....................... ....................... 4 2 5 ....................... 3 3 6 ....................... ....................... 3 3 ....................... 2 6 1 6 1 1 2 ....................... 1 4 2 1 ....................... 2 5

43 44 45 46 47 48 49 50 51 52 53 54 55 56 57 58 59 60 61 62 63 64 65 66 67 68 69 70 71 72 73 74 75 76 77 78 79 80 81 82 83 84 85 86

6 6 6 4 5 .................... 2 2 .................... .................... 4 4 3 .................... 4 4 3 2 2 2 5 3 5 2 1 4 3 2 5 5 2 1 1 .................... 2 4 1 1 1 2 6 .................... 1 ....................

1 2 3 4 5 6 7 8 9 10 11 12 13 14 15 16 17 18 19 20 21 22 23 24 25 26 27

Second Lieutenants. Miner, H. E.......................................... 11 june, 09 Greble, E. St. J., Jr. ............................. 11 june, Devers, J. L. ........................................ 11 june, Taliaferro, L. H. .................................. 14 july, Bateman, H. H..................................... 14 july, Turner, F. A......................................... 13 nov. Seaman, G. G. ..................................... 13 nov. Reynolds, C. C. ................................... 13 nov. Gay, G. S. ............................................ 18 jan. 10 Wallace, F. C....................................... 15 june, Lewis, B. O. ......................................... 15 june, Odell, H. R. ......................................... 15 june, Selleck, C. A. ...................................... 15 june, Dawley, E. J. ....................................... 15 june, Beard, L. A.......................................... 15 june, Jones, I................................................. 15 june, Goetz, R. C. F...................................... 17 aug. Peyton, B. R. ...................................... 8 sept. Magruder, J. ....................................... 9 sept. Riggs, E. F........................................... 11 feb. 11 Nance, C. H. ........................................ 13 june, Bowley, F. W. ...................................... 13 june, Beatty, J. C. ......................................... 13 june, Hatch, J. E. .......................................... 13 june, Walker, C. A., Jr.................................. 13 june, Simpson, B. W. ................................... 13 june, Finch, N. G.......................................... 13 june,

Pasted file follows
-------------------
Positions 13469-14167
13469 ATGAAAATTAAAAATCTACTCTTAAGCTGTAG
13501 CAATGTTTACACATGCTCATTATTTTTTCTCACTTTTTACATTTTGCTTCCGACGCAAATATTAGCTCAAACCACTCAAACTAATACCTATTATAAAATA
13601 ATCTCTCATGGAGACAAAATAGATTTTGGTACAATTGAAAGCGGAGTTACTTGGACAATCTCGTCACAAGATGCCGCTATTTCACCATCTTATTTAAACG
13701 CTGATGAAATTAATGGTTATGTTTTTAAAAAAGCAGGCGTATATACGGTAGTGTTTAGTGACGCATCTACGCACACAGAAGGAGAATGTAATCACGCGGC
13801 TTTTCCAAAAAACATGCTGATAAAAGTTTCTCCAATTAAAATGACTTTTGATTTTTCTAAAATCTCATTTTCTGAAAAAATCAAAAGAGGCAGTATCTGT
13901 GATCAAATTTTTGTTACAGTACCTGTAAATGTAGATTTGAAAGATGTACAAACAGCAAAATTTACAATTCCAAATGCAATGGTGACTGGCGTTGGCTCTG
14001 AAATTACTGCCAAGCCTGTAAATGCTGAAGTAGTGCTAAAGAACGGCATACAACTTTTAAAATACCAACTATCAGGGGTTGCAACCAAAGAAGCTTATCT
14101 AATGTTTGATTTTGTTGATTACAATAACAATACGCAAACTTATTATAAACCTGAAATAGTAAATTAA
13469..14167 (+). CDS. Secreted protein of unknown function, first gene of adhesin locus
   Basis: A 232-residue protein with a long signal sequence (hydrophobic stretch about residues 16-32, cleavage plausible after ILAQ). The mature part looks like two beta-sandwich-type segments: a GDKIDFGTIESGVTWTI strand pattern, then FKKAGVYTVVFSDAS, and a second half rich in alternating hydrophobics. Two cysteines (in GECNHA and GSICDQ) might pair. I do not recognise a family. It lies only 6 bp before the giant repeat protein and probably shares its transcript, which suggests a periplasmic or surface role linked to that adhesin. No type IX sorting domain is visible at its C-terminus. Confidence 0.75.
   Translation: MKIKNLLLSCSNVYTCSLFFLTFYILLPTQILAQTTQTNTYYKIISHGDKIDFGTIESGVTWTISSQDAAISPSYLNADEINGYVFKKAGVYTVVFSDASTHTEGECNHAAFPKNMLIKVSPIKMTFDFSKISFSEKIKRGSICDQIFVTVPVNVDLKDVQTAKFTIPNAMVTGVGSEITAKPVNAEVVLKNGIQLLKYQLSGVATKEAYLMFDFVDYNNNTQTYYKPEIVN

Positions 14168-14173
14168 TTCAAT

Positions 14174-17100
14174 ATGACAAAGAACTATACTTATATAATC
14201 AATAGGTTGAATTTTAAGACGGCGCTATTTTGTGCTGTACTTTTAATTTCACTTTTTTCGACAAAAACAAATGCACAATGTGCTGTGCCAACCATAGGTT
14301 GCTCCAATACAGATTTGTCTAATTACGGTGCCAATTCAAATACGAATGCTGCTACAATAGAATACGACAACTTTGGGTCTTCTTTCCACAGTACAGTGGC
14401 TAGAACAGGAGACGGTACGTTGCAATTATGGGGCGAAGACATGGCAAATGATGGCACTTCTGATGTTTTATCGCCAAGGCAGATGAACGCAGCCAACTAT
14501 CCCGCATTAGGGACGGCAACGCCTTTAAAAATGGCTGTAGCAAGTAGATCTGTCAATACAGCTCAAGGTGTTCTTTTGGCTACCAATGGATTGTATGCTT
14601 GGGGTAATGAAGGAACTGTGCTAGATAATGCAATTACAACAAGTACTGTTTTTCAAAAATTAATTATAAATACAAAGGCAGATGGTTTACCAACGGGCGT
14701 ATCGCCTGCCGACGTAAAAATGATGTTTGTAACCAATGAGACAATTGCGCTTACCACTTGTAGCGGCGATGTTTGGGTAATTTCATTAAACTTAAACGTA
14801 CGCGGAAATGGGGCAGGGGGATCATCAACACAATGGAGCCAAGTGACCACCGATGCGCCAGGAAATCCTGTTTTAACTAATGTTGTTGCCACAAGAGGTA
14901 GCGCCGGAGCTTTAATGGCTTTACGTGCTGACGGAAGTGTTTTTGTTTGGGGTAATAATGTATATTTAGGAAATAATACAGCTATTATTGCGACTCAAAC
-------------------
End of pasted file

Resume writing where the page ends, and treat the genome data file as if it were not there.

.................... 3 4 6 3 6 5 5 1 2 .................... 3 1 6 1 1 1 4 3 5 2 .................... 2 1 .................... 2 2

814

FIELD ARTILLERY DIRECTORY
FIELD ARTILLERY DIRECTORY—Continued.